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INTRODUCTION 

The Book of Revelation is the most exquisitely fascinating yet frustratingly elusive book ever written.  By today's standards it would hardly be considered a book, with just 10,300 words,  but despite the fact that it is small and written with simple vocabulary, its meaning is still largely a mystery. It is the only book of the Bible in which there is no consensus as to its general theme, organization, time frame or target audience, and if you have read other commentaries about Revelation you have probably come away feeling frustrated and unsatisfied.

A major problem of most interpretations of Revelation is the reference material that has been used. Some theologians have compared Revelation with other ancient secular and Christian documents. Others have arbitrarily assigned its meaning to a particular  era and then have compared it with the history of that time. Many have guessed and speculated about the meaning of its symbols or have tried to “plug in” the current international trends and headline news. But the source material that God inspired the apostle John to use was the Bible itself. Revelation is packed with references and allusions to verses, themes and stories from the Bible, primarily the Old Testament, and it is only by praying for insight and then comparing the themes and symbols of Revelation with the inspired scriptures that we can hope to understand this book that is so vital now.

The Book of Revelation ends with the statement, “The Lord God of the holy prophets sent His angel to show His servants the things which must soon take place” (Revelation 22:6). The evidence all around us indicates that “the things” that John was shown will “soon take place” and that the vast majority of the people of this world are completely unprepared.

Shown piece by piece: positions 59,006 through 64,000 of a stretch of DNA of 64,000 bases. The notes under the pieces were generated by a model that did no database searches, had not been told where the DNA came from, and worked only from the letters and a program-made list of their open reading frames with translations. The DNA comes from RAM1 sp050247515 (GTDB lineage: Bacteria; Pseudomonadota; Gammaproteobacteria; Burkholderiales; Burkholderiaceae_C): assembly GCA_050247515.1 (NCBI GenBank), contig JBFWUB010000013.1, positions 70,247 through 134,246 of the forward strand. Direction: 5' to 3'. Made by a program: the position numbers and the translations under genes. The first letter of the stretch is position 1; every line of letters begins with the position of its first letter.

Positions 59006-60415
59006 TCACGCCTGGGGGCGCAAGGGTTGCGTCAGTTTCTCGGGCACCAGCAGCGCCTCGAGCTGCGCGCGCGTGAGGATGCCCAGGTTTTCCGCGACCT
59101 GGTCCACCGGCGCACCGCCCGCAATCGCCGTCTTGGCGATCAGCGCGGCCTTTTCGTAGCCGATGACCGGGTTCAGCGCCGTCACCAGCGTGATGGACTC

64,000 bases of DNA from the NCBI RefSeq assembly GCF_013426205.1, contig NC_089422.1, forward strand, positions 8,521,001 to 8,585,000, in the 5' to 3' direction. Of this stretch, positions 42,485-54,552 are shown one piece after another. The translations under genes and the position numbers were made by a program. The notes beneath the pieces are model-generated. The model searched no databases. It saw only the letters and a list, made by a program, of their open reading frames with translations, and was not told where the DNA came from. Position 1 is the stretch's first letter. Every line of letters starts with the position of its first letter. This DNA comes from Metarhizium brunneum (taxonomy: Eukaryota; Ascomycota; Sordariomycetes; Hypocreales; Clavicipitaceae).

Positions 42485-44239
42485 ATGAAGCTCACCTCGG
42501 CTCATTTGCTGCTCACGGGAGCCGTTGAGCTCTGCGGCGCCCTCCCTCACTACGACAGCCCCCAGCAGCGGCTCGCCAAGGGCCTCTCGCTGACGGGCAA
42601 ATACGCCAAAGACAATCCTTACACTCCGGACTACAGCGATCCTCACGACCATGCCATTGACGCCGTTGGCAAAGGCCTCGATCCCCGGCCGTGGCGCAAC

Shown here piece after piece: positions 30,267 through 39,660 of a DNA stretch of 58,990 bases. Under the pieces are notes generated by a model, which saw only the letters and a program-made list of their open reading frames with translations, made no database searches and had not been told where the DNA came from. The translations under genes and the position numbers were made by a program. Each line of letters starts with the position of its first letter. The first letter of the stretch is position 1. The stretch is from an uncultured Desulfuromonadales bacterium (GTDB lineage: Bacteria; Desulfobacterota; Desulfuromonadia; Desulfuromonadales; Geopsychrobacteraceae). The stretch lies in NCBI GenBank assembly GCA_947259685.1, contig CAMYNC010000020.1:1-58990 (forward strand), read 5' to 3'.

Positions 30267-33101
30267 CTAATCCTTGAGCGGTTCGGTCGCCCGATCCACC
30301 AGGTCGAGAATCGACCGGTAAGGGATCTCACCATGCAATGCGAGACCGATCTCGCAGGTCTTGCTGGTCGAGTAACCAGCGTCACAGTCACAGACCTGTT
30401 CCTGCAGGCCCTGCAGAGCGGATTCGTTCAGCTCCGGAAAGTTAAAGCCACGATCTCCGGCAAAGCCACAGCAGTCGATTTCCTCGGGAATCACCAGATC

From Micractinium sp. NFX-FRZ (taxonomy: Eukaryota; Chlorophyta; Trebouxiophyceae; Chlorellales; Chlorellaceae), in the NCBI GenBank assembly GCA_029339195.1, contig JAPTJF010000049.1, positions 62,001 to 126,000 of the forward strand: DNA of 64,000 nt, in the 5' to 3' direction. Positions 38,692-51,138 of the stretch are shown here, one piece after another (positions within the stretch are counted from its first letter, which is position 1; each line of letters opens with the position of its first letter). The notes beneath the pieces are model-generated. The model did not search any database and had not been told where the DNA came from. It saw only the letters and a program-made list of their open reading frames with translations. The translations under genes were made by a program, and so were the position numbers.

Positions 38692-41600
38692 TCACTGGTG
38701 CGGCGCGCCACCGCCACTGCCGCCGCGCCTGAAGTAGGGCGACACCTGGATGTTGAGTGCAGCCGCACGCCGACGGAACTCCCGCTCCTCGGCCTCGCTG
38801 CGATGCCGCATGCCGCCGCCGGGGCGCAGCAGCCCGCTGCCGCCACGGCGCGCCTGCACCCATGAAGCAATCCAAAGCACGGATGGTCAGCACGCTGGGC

A Revelation of Jesus presents and explains the well-known themes of the Book of Revelation that everyone expects— the Mark of the Beast, 666, the Battle of Armageddon, the 144,000, the Millennium and the Four Horsemen of the Apocalypse. It also explores lesser known but important subjects from the Book of Revelation such as the seven churches, seven seals and seven trumpets, the two witnesses, the beast from the bottomless pit, the woman clothed with the sun, the great harlot, the seven-headed beast from the sea and the two-horned Beast from the earth.

A Revelation of Jesus identifies the roles of the United States and the European Union, Islam, the Roman Catholic, Orthodox, Protestant and Pentecostal Churches, the King of the North and the King of the South, the Jews and the Twelve Tribes of Israel, the remnant church and the Antichrist. And it delves into current controversial themes such as the secret rapture, the charismatic movement, modern Babylon, the ecumenical and new age movements, the Sabbath controversy, the immortal soul and the nature of heaven and hell.

The Book of Revelation is not just a collection of interesting symbols and metaphors-- it reveals in symbolic language Jesus and His great enemy who are engaged in a very real spiritual battle between good and evil that has been raging since “Lucifer, son of the morning… said in [his] heart… I will be like the Most High” (Isaiah 14:12-14). At the dawn of creation “that ancient serpent” succeeded in bringing the battlefield to planet earth. This is a battle to the death that has no neutral ground, even though the majority of the world’s people know nothing about it. A Revelation of Jesus unmasks the great deceiver and exposes his fatal traps, tricks and agents.

But the Book of Revelation is not about Satan— it is “the Revelation of Jesus Christ” (Revelation 1:1). Jesus is the hero and His complete victory and the eradication of evil is the great theme. The purpose of this book is to present Jesus as He is revealed in the Book of Revelation, so that in seeing Him more clearly, we may  fall in love with Him more than ever before.

This book does not reflect the official teaching of any church and does not have any denominational endorsement, but represents more than thirty years of study  by the author, David Lackey.

 

 

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